Financial Health & Employee Wellness
May 29, 2018
By Ben Morales, QCash CEO
Many credit unions are responsible for the financial well-being of two employee groups: their own employees and the employees of their SEG sponsors. It only makes sense then that these credit unions should promote financial wellness among both employee groups. Financial hardship has a negative impact on employee productivity in the short-term, and eventually employees’ retirement preparedness. Employees without sufficient financial stability often turn to expensive payday loans to manage their cash flow issues, which eventually creates a cycle of debt that adversely impacts their productivity, morale and financial wellness. Credit unions are well positioned to take a leadership role in the financial wellness of both their own employees and their members.
Benefits to Credit Unions as Employers
Studies have shown that better financial wellness equates to increased productivity in the workplace. According to a recent study released by PwC, a quarter of U.S. workers said financial worries caused them health problems, 40% said finances distracted their work, and 15% said financial problems caused them to miss full or partial days of work.
Financial instability also impacts employees’ potential for retirement. In 2012, employees withdrew $70 billion from retirement accounts before reaching retirement age. This equates to 59 percent of employers’ matching dollars contributed to those accounts that same year. Even a one-year increase in retirement age costs employers about as much as sick and personal leave days combined. When credit unions promote employees’ short-term financial stability, it translates to cost savings when employees get closer to retirement.
What Can Credit Unions Do?
As providers of employee benefits, credit unions are viewed by their employees as trusted partners who can help them achieve financial wellness. Traditional workplace benefits programs are expanding to include new, complementary financial wellness approaches. These programs focus on foundational financial issues, such as budgeting, debt management, saving and investing, and protecting against key financial risks.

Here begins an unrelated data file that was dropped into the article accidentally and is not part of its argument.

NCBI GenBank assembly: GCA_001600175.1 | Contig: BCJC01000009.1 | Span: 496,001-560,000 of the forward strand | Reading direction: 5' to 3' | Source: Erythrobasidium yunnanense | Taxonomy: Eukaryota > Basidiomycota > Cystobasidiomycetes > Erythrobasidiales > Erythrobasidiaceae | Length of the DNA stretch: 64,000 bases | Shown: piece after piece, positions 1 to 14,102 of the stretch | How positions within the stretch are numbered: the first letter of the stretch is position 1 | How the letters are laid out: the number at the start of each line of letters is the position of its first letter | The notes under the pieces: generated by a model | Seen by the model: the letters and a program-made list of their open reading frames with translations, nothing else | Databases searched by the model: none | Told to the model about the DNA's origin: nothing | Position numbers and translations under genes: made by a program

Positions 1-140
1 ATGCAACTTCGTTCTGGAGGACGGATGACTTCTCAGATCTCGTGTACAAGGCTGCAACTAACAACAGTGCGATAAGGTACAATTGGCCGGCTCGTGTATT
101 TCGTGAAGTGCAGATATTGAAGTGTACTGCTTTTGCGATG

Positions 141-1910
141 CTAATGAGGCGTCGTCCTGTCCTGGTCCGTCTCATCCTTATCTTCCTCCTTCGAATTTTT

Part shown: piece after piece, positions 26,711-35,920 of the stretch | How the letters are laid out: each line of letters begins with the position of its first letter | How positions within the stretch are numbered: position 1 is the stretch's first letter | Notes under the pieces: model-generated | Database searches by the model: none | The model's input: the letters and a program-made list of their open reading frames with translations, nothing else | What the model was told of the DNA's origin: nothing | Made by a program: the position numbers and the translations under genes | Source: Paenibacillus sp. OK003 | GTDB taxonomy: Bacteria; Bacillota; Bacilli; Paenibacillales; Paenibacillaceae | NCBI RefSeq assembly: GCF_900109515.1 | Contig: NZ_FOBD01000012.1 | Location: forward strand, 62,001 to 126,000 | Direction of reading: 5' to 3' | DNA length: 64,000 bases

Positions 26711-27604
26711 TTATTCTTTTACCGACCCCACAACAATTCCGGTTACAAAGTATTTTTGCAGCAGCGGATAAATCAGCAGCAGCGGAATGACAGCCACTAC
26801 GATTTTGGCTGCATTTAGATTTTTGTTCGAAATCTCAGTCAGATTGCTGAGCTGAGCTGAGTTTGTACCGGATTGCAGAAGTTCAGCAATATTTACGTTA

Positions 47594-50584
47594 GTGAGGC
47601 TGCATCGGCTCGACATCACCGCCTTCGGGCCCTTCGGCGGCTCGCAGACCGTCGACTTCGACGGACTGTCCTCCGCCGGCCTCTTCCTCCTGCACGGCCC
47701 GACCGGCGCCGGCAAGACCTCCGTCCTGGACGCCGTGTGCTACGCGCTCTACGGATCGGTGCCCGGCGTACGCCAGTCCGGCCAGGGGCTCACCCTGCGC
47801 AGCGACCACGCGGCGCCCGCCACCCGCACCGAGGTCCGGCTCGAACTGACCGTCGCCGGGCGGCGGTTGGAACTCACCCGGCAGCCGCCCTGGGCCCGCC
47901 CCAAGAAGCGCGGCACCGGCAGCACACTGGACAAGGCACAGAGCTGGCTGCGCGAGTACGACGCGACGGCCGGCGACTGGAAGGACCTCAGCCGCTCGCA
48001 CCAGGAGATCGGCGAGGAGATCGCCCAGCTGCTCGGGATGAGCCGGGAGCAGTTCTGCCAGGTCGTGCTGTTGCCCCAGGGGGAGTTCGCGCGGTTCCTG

Credit unions may be familiar with offering SEGs paycheck advance programs, but many organizations are unable to support them. Alliances with trusted partners to offer employee small-dollar lending programs that provide an alternative to traditional payday lending can fill this need. More than 12 million Americans turn to payday loans annually, demonstrating a strong need for better solutions to these expensive products. Employees with access to instant liquidity solutions, such as inexpensive small-dollar loan products, are often able to budget and manage debt more effectively.
Defining These Goals
To reach financial wellness, consumers must first be in control of their day-to-day financial needs. This often involves creating monthly and annual budgets based on income and expenses, then limiting their expenditures to remain within the budget.
Controlling day-to-day needs also means consumers are financially prepared to cover an unexpected expense on short notice. Many times, a one-time unexpected expense of even a few hundred dollars can completely derail this financial stability, causing consumers to turn to payday lenders for their financial needs. Achieving important financial goals of saving or making the move from renting to owning a home can often get sidetracked by these unexpected expenses, which can be compounded by the cost of payday loans. This frequently causes the next unexpected expense to have an even more profound impact.
The final element of financial wellness is protecting against key financial risks, such as an economic downturn, the loss of a job or a serious illness, which is extremely difficult when consumers are living hand-to-mouth.
Short-term stability is an important element of an employee’s overall financial wellness. Employees with access to small-dollar lending solutions through their trusted credit unions have better opportunities to manage their short-term financial goals, which enables them to achieve long-term financial goals. As financially stable individuals, employees are better equipped to focus on work and can retire on time. Small-dollar lending is an important part of this equation and can have a profound impact on employees’ financial health.
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